For many years now MidAmerica Productions has been organizing concerts in New York City and enlisting choral ensembles from the U.S. and abroad to come to the “big apple” to perform at prestigious Manhattan venues.
On today’s date in 1990, choirs from Arkansas, Connecticut, Minnesota, and Texas were on stage at Carnegie Hall for the world premiere of John Rutter’s Magnificat, specially commissioned by MidAmerica, and with the British composer himself on hand to conduct.
“The chorus numbered over 200 voices,” Rutter recalled, “every one of them happy and excited at the prospect of joining forces in the magnificent setting of Carnegie Hall... [so] I wanted to write something joyous because that would reflect the mood of the performers...”
“The ‘Magnifcat’,“ continues Rutter, “is known as the Canticle of the Blessed Virgin, and it is mainly in the sunny southern countries – Spain, Mexico, Puerto Rico – that Mary is most celebrated... This led me to conceive the music as a bright, Latin- flavored fiesta.”
Despite composing and conducting religious music, Rutter confessed during a 2003 interview that he was not particularly religious himself – just a composer deeply moved and inspired by the spirituality of sacred verses and prayers.
Music Played in Today's Program
John Rutter (b. 1945) Magnificat Elizabeth Cragg, s.; Choirs of St. Albans Cathedral; Ensemble DeChorum; Andrew Lucas, conductor. Naxos 8.572653
On This Day
1893 - British composer and conductor Sir Eugene Goosens, in London;
1898 - American composer, pianist and conductor Ernst Bacon, in Chicago;
1938 - American composer and pianist William Bolcom, in Seattle;
1924 - Irish-born American composer and cellist Victor Herbert, age 65, in New York;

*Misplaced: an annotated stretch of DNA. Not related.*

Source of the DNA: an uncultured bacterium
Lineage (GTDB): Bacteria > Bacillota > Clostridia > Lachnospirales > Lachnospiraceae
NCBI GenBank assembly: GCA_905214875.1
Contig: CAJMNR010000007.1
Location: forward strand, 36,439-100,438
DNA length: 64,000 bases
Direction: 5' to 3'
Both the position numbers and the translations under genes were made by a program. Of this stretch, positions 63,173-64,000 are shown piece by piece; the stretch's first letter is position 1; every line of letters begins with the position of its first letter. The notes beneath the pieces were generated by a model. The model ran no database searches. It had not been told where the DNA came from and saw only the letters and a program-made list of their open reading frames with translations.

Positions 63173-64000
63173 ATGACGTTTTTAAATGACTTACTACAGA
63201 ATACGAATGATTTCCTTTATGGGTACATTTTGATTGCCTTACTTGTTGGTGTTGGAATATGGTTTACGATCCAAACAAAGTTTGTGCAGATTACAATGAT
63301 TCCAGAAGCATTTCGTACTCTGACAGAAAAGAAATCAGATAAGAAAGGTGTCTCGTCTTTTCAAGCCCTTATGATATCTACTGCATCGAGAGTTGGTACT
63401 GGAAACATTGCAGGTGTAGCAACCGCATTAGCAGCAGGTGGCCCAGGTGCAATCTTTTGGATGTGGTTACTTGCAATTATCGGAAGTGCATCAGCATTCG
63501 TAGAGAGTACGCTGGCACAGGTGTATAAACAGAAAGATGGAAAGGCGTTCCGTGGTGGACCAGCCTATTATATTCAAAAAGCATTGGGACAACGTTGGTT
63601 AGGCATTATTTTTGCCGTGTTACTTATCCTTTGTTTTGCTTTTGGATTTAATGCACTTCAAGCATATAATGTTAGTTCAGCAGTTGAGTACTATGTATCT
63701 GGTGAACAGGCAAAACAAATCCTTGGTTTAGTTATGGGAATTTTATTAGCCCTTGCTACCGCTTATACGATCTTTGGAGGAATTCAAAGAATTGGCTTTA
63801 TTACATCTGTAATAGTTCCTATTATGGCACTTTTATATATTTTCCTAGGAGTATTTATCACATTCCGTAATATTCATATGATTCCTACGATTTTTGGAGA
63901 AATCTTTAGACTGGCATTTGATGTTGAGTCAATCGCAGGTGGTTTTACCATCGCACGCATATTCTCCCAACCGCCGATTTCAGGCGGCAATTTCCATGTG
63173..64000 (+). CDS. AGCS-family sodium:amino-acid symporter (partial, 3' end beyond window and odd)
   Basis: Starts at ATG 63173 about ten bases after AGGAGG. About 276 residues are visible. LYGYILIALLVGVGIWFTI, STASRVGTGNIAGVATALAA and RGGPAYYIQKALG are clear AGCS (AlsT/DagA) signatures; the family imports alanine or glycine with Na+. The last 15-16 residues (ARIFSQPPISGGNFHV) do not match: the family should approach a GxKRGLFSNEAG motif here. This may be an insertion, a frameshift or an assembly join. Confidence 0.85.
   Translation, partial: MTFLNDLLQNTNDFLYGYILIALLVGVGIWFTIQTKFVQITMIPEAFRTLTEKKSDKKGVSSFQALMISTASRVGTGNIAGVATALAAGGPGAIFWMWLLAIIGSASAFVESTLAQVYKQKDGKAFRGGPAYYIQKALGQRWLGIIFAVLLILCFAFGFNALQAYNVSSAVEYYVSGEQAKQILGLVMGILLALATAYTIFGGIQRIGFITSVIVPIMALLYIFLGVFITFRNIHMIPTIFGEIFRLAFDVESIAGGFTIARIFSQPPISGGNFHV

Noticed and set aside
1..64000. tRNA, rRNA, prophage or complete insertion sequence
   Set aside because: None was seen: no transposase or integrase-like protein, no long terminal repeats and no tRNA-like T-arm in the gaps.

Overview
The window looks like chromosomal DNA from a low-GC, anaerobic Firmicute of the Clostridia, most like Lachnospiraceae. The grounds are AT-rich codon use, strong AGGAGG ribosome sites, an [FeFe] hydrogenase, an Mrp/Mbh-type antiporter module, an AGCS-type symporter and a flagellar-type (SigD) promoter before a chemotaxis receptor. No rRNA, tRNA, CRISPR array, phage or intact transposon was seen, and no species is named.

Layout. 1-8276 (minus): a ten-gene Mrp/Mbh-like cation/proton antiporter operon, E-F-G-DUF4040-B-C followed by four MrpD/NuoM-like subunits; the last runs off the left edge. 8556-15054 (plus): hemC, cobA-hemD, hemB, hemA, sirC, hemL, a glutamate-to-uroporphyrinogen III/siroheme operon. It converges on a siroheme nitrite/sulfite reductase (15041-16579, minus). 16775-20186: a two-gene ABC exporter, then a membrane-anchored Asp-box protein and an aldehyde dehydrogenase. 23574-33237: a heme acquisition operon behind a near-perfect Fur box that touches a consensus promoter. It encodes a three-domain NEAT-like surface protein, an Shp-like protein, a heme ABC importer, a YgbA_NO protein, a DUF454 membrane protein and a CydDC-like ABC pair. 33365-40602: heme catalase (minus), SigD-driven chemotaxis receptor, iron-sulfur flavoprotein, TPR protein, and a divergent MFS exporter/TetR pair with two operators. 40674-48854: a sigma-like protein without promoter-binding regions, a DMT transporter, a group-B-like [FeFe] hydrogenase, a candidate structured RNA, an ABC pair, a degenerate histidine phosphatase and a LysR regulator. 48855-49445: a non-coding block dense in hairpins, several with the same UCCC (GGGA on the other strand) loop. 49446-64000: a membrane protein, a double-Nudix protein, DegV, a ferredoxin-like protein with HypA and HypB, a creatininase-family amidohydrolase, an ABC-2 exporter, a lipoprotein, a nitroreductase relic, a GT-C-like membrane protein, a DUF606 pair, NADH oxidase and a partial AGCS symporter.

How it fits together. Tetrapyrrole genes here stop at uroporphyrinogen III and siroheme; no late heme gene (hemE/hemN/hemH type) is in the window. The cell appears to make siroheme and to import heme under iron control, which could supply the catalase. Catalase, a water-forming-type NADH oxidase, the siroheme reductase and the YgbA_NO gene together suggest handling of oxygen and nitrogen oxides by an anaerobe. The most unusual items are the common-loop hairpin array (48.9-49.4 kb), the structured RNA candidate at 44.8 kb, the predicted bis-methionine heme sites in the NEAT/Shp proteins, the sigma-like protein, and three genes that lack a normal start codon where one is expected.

1914 - Stravinsky: opera, "Le Rossignol" (The Nightingale), at the Paris Opéra, with Pierre Monteux conducting;
1919 - Gershwin: musical "La, La, Lucille," at the Henry Miller Theater in New York City;
1923 - Edward Joseph Collins: "Tragic Overture (1914)" and "Mardi Gras" performed at Northwestern University by the Chicago Symphony under Frederick Stock as part of the finalists' concert of the North Shore Festival competition for new works for orchestra; Collins won the $1000 first prize for his "Tragic Overture (1914)";
1953 - Stockhausen: "Kontra-Punkte" for ten instruments, in Cologne;
1963 - Lou Harrison: "Pacifika Rondo" for an orchestra of Western and Oriental instruments, at the University of Hawaii;
1964 - Copland: "Music for a Great City" (from the filmscore to "Something Wild"), by the London Symphony conducted by the composer;
1967 - George Crumb: "Echoes of Time and the River (Four Processionals for Orchestra)", in Chicago; This work won the Pulitzer Prize for Music in 1967;
1990 - Philip Glass: chamber opera "Hydrogen Jukebox" (to poems by Allen Ginsberg), by the Philip Glass ensemble conducted by Martin Goldray, in a staged version presented at the Spoleto Festival in Charleston, S.C,; A concert version was premiered at the American Music Theater Festival in Philadelphia, on April 29, 1990;
2001 - Birtwistle: "Tango for Betty," dedicated to the 80-year old music patron, Betty Freeman, by the Los Angeles Philharmonic, Esa-Pekka Salonen conducting; (see May 25 & 27 as well);
2002 - Henry Brant: "Ghosts and Gargoyles" for solo flute and flute ensemble, in Toronto, Canada, by soloist Robert Aitken and the New Music Concerts Ensemble, conducted by the composer;
1731 - London's "Academy for Vocal Music" is renamed "The Academy of Ancient Music, with Johann Christoph Pepsuch its artistic director (Gregorian date: June 6).
Love the music?
Show your support by making a gift to YourClassical.
Each day, we’re here for you with thoughtful streams that set the tone for your day – not to mention the stories and programs that inspire you to new discovery and help you explore the music you love.
YourClassical is available for free, because we are listener-supported public media. Take a moment to make your gift today.
About Composers Datebook®
Host John Birge presents a daily snapshot of composers past and present, with timely information, intriguing musical events and appropriate, accessible music related to each.
He has been hosting, producing and performing classical music for more than 25 years. Since 1997, he has been hosting on Minnesota Public Radio's Classical Music Service. He played French horn for the Cincinnati Symphony and Pops Orchestra and performed with them on their centennial tour of Europe in 1995. He was trained at the Cincinnati College-Conservatory of Music, Eastman School of Music and Interlochen Arts Academy.